UPDATED: Finishing the Dandelion Wine - PicsSubmitted by bigmikedude on Fri, 10/10/2014 - 18:15
A pictorial of the process of making dandelion wine.
This is what 12-13 quarts of dandelion petals looks like.
Do you have any idea how grueling a process it was to get a pile of pure petals that big? Lol. And you don't even see all of them in the pile, there's two more quarts separate on a piece of cheesecloth on the table across the room for the smaller pot.
All put together in the bucket it smells awesomely like iced tea.
It's in primary fermentation now. I'll add more pics over the next few months.
Pic Update 4/9/14: Strained the pulp out the primary fermentation bucket, loaded up a 6.5 gallon carboy to start the secondary ferment with about 5 3/4 gallons, topped of with a little tap water/(pretty much spring water) to fill the empty space in the carboy. Now it's the 30-60 day waiting game.
5/10/14 Pic Update:
Racked the wine for the first time today after it had fallen pretty much clear in the last month. A taste test a few weeks ago at first was disappointing, it had fermented to total dryness and was scarily nasty tasting - no sugar at all left and tasted like bitter citrus, also seemed to possibly lack in minimum necessary alcohol content (to maintain a preservative effect), and was sulfur smelling because of the campden tablets.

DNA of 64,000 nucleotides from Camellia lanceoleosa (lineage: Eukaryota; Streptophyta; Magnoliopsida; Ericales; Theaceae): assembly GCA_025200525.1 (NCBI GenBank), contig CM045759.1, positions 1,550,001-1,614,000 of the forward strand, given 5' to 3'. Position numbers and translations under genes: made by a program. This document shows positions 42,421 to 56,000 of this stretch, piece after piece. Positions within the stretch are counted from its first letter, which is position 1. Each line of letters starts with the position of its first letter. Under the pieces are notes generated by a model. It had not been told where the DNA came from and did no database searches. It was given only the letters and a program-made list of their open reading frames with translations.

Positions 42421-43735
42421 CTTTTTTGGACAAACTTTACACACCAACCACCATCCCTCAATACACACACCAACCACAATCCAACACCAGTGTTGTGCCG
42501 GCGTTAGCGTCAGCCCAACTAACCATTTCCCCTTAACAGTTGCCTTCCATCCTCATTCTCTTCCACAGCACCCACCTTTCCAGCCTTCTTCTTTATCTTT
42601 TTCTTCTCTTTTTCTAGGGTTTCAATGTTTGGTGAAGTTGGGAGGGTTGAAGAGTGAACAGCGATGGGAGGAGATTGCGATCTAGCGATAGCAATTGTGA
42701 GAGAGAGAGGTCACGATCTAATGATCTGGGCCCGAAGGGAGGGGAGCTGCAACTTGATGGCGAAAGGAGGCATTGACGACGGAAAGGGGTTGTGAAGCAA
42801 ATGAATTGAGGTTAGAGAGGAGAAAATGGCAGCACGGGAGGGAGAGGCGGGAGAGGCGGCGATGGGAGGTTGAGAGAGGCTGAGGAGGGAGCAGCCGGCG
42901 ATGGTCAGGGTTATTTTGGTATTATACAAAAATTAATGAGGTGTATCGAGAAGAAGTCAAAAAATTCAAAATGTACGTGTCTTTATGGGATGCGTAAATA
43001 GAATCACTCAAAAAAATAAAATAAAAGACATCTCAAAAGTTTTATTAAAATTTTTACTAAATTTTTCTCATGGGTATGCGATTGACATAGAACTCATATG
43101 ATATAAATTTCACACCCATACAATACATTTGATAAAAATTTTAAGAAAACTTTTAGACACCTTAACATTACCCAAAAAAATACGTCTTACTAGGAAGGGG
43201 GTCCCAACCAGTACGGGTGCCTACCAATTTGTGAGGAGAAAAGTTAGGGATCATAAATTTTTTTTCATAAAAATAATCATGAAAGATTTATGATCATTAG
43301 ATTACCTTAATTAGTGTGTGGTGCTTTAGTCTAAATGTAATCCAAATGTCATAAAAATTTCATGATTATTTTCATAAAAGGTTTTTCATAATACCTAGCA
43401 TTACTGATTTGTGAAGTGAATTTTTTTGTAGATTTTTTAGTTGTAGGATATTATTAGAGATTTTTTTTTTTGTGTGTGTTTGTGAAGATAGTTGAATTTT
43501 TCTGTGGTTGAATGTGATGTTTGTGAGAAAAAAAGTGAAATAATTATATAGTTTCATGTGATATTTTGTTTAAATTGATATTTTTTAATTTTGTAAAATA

So at that point I added a few pounds of sugar dissolved in about a quart of water to do two things - sweeten it a tad and let the yeast keep making a little more alcohol.
After racking it today, and snagging a sample and degassing it for another taste test, I'm happy to say the flavor is definitely improving. Still a long way to go of racking and aging, but I'm now a little more confident that it should end up pretty good if it continues to improve like this.
Now we wait 60 days for the next rack.
Pic Update 10/10/14: The wine had cleared very well after 60 days and no further sediment precipitated out of it, so I decided to just let it bulk age for 5 months versus another rack after 60 days. Today after that several months of aging, the wine was lightly metabisulfated and racked one more time to be stabilized via cold stabilization at about 34 degrees for two weeks, before sweetening a bit with honey and or sugar to taste, and then bottling. This process should kill off any remaining yeast and some bacteria that might aid in spoilage, so that fermentation will not re-start after sweetening before the bottling.
For now I says "Yum."
Maybe tomorrow I says "Ow."
Cleaning up after the last racking:
5 Gallons to bottle, and some for early enjoyment:
Album of Full Process: